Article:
By: Chuck Abbott
China threatened to put 25% tariffs on U.S. farm exports “because they think it hits me,” President Trump said on Monday, but “we’ll make it up to them (farmers) and, in the end, they’re going to be much stronger than they are now.” Deputy Agriculture Secretary Steve Censky, at a separate appearance, said the USDA was considering options that include purchase of surplus commodities to prop up prices.
“We have broad powers there,” said Censky to the North American Agricultural Journalists. Trump instructed the USDA last week to draft a plan to shield farmers and ranchers from the impact of Chinese tariffs. Censky said, “We are looking at all of those” options, but USDA has not settled on particulars.
Producers could be aided in a variety of ways by USDA. Grain, soybean, and cotton growers benefit from crop subsidies, which usually are triggered by falling market prices. Livestock producers do not have similar programs that provide assistance directly. The so-called Section 32 program buys excess commodities for donation. The USDA also buys goods for distribution through school nutrition programs. And the department has broad authority to create programs and spend money through its Commodity Credit Corp, often called USDA’s bank.
Trump, at a cabinet meeting, called farmers “great patriots” and said “we’ll make it up to them and, in the end, they’re going to be much stronger than they are now.”
China announced 25% tariffs on U.S. pork in response to U.S. duties on imported steel and aluminum. It then said it would put 25% tariffs on U.S. soybeans, corn, wheat, cotton, sorghum, beef, and orange juice, as well as tobacco and whiskey, as countermeasures to $50 billion in proposed tariffs on its high-technology exports. The White House says its tariffs will punish China for theft of intellectual property.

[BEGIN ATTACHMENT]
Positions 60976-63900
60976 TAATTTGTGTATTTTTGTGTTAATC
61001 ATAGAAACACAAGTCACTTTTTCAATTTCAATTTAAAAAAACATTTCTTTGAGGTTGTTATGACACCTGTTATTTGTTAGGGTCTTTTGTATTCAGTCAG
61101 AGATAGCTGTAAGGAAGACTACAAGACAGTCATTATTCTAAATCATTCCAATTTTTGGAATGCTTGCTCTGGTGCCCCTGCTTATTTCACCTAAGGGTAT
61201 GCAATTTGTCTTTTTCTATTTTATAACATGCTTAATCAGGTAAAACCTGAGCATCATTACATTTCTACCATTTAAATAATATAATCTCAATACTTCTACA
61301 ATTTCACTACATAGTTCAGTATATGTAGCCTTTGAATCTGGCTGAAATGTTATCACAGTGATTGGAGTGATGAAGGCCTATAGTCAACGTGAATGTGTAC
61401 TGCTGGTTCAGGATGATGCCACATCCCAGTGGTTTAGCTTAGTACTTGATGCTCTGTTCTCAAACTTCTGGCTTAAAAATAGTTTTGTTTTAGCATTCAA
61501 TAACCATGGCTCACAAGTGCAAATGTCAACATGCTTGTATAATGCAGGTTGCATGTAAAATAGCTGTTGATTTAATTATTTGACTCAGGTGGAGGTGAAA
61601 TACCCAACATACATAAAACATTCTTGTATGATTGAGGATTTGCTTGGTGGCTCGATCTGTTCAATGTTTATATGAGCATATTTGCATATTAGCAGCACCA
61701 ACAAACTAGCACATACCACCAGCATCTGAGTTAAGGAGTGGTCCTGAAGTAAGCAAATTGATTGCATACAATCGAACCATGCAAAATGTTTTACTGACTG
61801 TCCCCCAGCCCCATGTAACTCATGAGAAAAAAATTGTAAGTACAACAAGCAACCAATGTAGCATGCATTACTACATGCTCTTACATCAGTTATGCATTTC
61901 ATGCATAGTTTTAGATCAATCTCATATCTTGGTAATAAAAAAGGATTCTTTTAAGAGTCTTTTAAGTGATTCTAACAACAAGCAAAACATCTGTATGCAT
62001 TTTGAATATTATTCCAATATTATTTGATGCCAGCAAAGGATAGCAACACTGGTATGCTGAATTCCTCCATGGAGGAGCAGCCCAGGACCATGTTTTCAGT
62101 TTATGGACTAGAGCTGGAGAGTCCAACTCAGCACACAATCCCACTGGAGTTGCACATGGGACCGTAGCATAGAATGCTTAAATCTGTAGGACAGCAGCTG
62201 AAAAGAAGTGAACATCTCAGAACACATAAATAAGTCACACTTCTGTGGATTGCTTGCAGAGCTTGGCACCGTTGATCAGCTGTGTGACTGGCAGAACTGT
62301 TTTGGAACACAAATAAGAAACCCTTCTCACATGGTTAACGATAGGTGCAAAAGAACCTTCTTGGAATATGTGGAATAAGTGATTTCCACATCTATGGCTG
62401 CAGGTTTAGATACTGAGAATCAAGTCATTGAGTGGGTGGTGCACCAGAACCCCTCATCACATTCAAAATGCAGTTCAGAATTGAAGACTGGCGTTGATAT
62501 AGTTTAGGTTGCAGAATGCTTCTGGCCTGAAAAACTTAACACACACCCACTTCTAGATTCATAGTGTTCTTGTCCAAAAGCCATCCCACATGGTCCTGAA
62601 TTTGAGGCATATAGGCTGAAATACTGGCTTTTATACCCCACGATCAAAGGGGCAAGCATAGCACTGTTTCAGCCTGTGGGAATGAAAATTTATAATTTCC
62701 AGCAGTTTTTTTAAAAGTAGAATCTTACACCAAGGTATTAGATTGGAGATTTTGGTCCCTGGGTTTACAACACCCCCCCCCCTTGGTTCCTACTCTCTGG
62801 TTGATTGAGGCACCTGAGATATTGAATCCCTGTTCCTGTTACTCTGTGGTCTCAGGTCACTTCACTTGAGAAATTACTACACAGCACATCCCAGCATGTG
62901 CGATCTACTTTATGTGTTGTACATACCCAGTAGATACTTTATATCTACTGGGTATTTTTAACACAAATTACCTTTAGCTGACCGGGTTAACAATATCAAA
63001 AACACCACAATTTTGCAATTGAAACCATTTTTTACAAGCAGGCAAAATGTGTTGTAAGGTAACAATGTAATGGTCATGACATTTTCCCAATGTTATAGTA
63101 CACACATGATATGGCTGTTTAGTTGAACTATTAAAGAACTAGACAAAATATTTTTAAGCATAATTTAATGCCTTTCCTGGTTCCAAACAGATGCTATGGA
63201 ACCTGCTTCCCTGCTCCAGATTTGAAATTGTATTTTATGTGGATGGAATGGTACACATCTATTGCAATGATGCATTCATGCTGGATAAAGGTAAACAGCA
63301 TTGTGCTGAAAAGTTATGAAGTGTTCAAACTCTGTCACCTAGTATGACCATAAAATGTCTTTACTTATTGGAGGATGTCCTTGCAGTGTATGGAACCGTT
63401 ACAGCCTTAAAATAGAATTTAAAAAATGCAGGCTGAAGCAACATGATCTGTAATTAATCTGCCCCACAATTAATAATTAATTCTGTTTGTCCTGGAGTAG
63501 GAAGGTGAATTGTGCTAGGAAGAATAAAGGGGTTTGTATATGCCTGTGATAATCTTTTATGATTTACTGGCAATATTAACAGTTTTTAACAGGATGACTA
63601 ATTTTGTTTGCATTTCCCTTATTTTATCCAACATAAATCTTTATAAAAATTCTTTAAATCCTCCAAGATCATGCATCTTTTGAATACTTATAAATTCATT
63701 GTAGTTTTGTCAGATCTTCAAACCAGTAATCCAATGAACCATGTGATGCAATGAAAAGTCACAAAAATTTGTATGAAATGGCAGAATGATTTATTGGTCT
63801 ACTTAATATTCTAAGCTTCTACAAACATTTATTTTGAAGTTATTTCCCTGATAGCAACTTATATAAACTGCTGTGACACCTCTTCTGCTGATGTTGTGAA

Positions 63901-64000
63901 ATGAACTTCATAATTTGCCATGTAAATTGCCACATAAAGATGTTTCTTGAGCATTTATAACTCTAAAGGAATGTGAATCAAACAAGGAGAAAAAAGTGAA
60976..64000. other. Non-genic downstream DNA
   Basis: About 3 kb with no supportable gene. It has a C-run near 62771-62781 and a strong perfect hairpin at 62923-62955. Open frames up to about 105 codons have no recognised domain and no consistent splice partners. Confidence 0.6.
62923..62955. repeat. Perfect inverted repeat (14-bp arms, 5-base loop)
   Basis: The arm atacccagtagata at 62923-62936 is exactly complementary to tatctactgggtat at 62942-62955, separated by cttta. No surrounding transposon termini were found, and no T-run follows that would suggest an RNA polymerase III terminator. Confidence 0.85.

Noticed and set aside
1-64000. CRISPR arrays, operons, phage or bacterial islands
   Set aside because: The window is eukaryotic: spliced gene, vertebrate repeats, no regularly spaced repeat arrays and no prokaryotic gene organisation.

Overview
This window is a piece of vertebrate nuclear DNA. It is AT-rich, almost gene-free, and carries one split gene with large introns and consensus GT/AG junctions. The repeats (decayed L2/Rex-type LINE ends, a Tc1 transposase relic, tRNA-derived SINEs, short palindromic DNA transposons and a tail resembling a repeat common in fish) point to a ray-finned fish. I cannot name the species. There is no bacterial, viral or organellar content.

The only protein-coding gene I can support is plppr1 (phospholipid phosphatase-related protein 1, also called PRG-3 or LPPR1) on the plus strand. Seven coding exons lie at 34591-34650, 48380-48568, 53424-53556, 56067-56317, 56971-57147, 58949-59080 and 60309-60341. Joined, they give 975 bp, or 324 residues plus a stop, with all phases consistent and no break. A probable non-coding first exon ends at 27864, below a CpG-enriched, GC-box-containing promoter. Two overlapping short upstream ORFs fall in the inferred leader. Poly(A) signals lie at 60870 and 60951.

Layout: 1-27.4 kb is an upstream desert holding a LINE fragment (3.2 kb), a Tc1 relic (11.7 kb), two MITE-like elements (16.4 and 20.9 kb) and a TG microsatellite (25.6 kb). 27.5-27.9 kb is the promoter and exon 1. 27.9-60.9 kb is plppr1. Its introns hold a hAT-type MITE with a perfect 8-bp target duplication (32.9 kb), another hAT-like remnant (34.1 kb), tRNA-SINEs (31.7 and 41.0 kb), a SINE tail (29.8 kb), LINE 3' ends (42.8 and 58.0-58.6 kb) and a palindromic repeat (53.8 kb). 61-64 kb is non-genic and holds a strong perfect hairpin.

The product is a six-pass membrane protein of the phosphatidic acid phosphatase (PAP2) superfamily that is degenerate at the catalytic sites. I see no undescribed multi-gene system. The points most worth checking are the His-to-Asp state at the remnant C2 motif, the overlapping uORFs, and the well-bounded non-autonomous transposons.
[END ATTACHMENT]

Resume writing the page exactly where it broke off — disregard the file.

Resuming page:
The tit-for-tat tariffs have yet to take effect and by some estimates will not be implemented for a couple of months or more. The U.S. trade representative’s office plans a May 11 hearing on the high-tech tariffs with posthearing comments accepted until May 22. USDA intends to be ready with an aid program when it is needed, said Censky.
As the cabinet meeting opened, Trump said the U.S. “probably” would reach agreement with China but warned “they’ll have to pay pretty high taxes to do business with our country” if there is no agreement.
“We’re fairly close on NAFTA, and if we don’t make the right deal, we’ll terminate NAFTA and we’ll make the right deal after that,” said Trump. “But we have a chance to make a deal on NAFTA. And as I said, the North Korea and South Korea situation, which complicates it—the deal that we have with South Korea, I think, is going to be—I think it’s going to be a very fair deal. We want a fair deal. And we don’t have fair deals.”
The U.S. wants to maintain duty-free access for food and ag exports to Mexico and Canada in the new NAFTA and to eliminate Canada’s supply-management system for dairy, poultry, and eggs. Agricultural trade would be unaffected by revisions in the U.S.-Korea free trade agreement.
The lead NAFTA negotiator for Mexico said there was an 80% possibility that an agreement in principle for the new North American trade agreement could be reached within a month, reported CTV. Trade ministers of the three nations met last week in Washington.
House Agriculture Chairman Michael Conaway pointed to reports that China, under U.S. challenge at WTO for trade-distorting corn, wheat, and rice subsidies, “is expanding this illegal subsidy scheme to soybeans.” Conaway applauded the administration’s plan to protect farmers from Chinese retaliation. “Given the extraordinary circumstances, I also hope that members of Congress will put aside any partisan rancor and join forces to deliver a strong, new farm bill on time.”